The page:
Tuesday, January 30, 2007

EITC v. Minimum Wage

1. Demand is downward sloping. There are almost no examples of any good (including labor) that you can charge more for it and not get less. The higher the price, the lower the quantity purchased. This happens in many ways, but in recent times it is most often seen in the move toward automation. For one example, see self check-out at grocery stores. If the government forces employers to pay their 20 workers more, some will fire 10 and install automated systems.

2. The real question is how elastic demand is? Will a increase in cost of 40% create a drop in employment in the minimum wage labor force by 10%, 40%, or 60%. My educated guess is in the 10-25% range. Since the other 85% of workers are unaffected, the affect on overall unemployment will be small. For example, if 10% of minimum wage worker lose their job within two years then the affect on overall unemployment would be 1.5%. (10% of 15% is 1.5%).

3. There is no such thing as a free lunch. It would behoove those who support the minimum wage for political reasons to at least acknowlege that there is a cost to the program. The most apparent cost is the increased unemployment among low wage workers. That unemployment may be worth the increased wage for the 75%-90% who do not lose their job, but the increased wage is not costless.

4. Does it matter who benefits? To many people, I don't think it matters to them who actually benefits from an increase in the minimum wage.* As an anti-poverty tool, it is rather poor one. Less than 20% of minimum wage earners have a family income below the poverty level. The average family income of people working for the minimum wage is $49,885. This is because most people working for minimum wage are not breadwinners.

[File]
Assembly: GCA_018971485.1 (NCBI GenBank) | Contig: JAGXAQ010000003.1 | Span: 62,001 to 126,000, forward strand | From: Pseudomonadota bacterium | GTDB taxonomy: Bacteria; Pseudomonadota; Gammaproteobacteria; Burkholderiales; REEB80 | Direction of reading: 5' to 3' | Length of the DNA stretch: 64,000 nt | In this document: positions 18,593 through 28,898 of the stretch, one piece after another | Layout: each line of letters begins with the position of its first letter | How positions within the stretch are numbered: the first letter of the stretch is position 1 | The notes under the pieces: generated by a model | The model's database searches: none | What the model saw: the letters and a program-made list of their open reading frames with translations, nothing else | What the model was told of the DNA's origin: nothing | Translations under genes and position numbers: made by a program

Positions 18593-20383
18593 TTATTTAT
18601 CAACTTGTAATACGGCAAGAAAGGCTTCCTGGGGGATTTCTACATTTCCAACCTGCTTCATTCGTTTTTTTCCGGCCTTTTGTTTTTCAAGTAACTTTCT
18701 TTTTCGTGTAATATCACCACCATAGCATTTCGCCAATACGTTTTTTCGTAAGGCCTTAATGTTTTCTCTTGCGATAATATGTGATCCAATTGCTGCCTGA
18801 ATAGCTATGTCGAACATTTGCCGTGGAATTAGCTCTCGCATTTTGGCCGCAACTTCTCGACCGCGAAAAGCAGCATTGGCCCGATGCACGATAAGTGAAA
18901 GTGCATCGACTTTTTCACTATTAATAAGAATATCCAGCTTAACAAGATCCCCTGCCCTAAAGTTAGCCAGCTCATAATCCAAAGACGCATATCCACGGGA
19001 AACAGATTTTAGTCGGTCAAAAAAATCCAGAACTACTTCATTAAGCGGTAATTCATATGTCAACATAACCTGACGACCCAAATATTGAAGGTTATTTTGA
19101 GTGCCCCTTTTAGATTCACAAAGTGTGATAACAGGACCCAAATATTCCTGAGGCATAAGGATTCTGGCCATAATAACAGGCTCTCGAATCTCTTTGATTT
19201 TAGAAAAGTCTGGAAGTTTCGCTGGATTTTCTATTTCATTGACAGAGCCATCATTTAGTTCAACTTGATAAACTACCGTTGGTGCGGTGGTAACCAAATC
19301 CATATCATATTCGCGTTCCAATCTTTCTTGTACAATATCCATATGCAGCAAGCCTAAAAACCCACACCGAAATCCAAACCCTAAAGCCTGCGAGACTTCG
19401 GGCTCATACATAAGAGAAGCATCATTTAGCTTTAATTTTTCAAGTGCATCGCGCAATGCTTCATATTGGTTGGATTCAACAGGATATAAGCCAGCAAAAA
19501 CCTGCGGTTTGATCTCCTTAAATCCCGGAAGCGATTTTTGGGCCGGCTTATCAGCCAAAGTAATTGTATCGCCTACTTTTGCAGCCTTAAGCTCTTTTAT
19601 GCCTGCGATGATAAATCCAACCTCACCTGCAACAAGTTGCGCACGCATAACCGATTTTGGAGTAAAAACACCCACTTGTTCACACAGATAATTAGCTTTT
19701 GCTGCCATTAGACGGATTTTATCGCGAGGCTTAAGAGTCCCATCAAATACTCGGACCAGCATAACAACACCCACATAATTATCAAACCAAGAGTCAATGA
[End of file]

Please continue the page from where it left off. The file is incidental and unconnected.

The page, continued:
5. The unseen losses. The most unfortunate part of the debate over the minimum wage from my perspective is that most of those who lose when the price floor is raised go unnoticed. Minimum wage earners are usually new entrants into the labor force. After establishing the ability to work on time and efficiently, most get a raise, promotion or leave to go to a better paid job quickly. Specifically, more than 2/3rds of minimum wage earners make more than the minimum wage within a year.* It is the first rung on the ladder of success for many workers. If you take away the first rung, some (although not all or most) of those workers will not get to the second rung. And most unfortunately, no one will really notice that those people are unemployed because of a feel good piece of legislation.

6. Why France sucks. As the Nobel Laureates point out, France has a miserable problem with youth unemployment. The rate is in the 20% range for the youth and higher in poor segments of the country. This unemployment causes a myriad of other social ills. On the flip side, the U.S. minimum wage is at its lowest point in real terms in 50 years. And our unemployment rate is incredibly low by historical standards at 4.5%. Possibly more important to some, the unemployment rate for blacks is lower than all but a couple years at any time over the past 40 years at 8.4%. I am happy to place a nice bet on the fact that the black unemployment rate will be higher than 8.4% in two years if the minimum wage is increased to $7.00 or higher.

So all in all, I just hope you do take the time to read both sides of the issue. The real costs of any policy change need to at least be recognized. Then one can debate whether the benefits are worth the costs. And when there are a number of notable Noble Laureates bringing up the topic, it seems especially wise to not brush them off based on political reasoning rather than even-handed discussion of the implications of a policy. And as someone who has researched the topic a bit, I'm happy to talk with anyone who has questions about the economics of the minimum wage.

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